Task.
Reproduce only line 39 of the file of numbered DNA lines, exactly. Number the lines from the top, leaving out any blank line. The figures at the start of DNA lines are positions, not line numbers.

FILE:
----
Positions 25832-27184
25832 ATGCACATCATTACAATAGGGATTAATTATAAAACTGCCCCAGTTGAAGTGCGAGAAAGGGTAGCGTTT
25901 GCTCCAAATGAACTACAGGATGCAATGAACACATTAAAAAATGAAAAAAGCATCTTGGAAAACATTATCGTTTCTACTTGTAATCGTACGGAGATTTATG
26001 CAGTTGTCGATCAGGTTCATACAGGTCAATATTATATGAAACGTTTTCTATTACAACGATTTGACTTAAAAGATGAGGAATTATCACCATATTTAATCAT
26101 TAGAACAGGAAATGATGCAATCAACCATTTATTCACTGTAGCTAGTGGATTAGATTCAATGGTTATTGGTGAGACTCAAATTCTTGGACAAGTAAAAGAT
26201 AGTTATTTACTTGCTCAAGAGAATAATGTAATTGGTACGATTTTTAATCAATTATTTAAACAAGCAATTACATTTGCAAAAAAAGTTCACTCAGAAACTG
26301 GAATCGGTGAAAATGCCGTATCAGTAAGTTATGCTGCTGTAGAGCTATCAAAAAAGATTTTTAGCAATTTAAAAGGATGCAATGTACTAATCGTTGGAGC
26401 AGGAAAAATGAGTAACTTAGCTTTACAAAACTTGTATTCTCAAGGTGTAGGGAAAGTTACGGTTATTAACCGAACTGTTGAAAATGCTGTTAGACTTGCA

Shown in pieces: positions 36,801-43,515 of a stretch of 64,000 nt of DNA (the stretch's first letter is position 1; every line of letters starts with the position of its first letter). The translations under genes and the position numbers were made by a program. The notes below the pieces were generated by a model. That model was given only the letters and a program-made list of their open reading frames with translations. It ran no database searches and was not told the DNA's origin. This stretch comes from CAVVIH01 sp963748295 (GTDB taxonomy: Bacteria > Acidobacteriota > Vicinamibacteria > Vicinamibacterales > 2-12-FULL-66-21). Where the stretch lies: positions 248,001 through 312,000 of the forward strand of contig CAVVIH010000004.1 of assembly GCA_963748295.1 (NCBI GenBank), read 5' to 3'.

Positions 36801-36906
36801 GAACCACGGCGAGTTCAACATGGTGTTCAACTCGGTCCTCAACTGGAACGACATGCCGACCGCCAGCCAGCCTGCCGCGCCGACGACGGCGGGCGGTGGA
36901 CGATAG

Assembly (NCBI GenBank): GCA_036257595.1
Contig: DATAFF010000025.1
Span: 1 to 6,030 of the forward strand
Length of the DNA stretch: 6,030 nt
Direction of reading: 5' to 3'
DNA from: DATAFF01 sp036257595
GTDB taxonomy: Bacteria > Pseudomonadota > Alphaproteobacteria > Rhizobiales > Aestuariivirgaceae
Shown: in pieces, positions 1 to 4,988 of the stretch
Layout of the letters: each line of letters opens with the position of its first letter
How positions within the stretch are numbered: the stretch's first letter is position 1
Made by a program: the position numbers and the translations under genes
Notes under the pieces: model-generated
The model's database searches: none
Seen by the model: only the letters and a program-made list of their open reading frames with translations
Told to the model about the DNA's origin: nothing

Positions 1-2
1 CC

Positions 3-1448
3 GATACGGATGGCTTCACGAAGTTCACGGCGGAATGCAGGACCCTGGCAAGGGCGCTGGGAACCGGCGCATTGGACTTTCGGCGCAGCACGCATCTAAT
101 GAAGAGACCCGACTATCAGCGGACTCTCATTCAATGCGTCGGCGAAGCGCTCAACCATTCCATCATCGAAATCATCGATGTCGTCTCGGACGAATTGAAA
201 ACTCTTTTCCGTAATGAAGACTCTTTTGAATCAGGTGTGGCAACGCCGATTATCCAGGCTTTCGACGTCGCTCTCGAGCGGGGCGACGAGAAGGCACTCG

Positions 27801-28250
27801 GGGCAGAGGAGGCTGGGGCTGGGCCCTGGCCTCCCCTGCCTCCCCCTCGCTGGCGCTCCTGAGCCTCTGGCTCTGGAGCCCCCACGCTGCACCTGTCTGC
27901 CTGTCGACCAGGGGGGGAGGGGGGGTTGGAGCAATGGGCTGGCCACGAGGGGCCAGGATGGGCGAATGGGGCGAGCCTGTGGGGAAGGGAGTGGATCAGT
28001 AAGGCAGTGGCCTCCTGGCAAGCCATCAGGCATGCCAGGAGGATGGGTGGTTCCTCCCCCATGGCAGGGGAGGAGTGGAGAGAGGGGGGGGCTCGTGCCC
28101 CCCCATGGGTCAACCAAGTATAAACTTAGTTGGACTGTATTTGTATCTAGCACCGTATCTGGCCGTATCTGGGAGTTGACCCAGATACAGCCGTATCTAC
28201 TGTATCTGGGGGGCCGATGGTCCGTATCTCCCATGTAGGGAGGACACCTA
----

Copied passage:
28201 TGTATCTGGGGGGCCGATGGTCCGTATCTCCCATGTAGGGAGGACACCTA